LEESBURG, Ga. -- Local restaurateur B.J. Fletcher took her bid to become Albany's first female mayor to an unusual location Tuesday evening -- across the Kinchafoonee Creek into Lee County.
"I'm here tonight because Albany is deteriorating at a rapid rate, but why should you care?" Fletcher asked a gathering of the Albany Area Tea-Party Patriots at Century Fire Station. "Albany is the capital of southwest Georgia. Most of you work in the city. When your hub begins to disintegrate, you are also going to feel the pain.
"I need your help. I need your neighbor's help. I need volunteers, I need support and I need your contributions."
Fletcher is running for Mayor Willie Adams' job along with City Commissioner Dorothy Hubbard, former state representative John White and businessman Kirk Smith.
Recently, Fletcher caused a bit of a stir when she distanced herself from the local Tea Party movement after growing uncomfortable with parts of the group.
"I did not distance myself from the tea party itself," Fletcher said. I distanced myself from what some people were saying about me and the Tea Party. I still have much in common with many of the Tea Party's positions - but not all of them."
And why stump in Lee County, when many of the people in the crowd can't vote for her in November?
"I'm here because I was asked to come," she answered. "Lee County is our neighbor. What affects Albany affects Lee County in a big way. It is in their best interest to see a healthy Albany succeed."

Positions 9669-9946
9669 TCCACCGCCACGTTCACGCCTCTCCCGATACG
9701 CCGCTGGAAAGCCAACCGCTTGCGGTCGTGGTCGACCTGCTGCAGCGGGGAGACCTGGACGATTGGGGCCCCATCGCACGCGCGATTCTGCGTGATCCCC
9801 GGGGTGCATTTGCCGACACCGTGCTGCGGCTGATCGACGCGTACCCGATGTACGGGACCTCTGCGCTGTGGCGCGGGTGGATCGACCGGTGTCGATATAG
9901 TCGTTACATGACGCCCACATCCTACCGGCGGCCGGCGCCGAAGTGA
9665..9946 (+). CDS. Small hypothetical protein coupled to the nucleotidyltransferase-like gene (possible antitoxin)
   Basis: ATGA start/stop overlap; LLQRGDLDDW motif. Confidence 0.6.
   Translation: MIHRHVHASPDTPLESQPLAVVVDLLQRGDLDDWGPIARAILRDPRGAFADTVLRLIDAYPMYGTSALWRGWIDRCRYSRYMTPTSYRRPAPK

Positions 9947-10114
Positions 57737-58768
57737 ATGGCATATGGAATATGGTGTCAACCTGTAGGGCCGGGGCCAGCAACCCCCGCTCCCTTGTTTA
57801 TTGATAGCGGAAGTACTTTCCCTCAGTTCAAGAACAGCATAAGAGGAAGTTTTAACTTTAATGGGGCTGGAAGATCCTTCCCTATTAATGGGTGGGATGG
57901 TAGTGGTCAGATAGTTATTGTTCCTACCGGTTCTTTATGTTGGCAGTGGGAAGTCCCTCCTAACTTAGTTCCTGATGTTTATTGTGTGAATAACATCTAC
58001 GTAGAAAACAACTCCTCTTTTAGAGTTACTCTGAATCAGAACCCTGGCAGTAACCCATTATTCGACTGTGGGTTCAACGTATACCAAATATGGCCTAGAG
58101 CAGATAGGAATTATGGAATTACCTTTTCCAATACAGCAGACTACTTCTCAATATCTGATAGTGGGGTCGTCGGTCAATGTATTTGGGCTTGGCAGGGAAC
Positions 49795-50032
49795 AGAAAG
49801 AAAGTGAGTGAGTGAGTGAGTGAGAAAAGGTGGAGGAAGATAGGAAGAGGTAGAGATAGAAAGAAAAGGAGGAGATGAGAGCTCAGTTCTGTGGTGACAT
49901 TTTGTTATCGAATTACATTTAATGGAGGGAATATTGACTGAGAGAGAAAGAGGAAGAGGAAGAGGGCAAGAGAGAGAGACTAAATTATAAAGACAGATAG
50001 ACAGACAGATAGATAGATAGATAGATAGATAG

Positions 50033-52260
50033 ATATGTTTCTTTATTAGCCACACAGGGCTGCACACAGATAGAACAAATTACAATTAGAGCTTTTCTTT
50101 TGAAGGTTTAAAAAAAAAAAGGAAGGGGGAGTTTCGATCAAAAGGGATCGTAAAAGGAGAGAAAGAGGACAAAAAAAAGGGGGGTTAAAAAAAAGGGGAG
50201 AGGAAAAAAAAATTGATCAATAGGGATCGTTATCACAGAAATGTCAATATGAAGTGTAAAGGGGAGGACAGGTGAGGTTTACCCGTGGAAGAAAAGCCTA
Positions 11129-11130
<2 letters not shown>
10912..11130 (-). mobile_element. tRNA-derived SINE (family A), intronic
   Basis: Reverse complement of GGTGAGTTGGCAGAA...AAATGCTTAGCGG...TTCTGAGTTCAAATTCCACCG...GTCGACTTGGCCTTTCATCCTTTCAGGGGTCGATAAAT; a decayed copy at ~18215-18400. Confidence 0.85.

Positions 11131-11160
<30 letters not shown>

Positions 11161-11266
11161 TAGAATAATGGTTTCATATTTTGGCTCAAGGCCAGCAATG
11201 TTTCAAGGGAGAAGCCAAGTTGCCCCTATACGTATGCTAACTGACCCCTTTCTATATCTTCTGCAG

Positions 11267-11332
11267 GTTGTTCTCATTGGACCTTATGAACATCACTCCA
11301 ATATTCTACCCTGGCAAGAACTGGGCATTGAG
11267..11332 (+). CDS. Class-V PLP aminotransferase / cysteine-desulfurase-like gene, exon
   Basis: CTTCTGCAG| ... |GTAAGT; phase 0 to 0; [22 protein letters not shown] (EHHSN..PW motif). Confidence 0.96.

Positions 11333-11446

Fletcher said Albany is sick, and need fixing. She thinks she is the cure.
"I feel good about where the campaign is right now. I've been speaking all over town and I have seen that the majority of the people here are on the same page in regard to needed change," she said.
"Last night (Monday) I was at Union Baptist Church, and there were 30 or so pastors there. We were on the same page and in a comfort zone. I think it is really cool to see so many people who care about Albany."
Fletcher thinks the city is currently caught up with a perception problem.
"We need to rewrite our resume and make it stronger before we can begin to approach people about coming into the area," said Fletcher.
"We can make Albany strong once again. It will take time and will not happen overnight. But we need to change to perception people have of Albany. We want folks to take us seriously once again."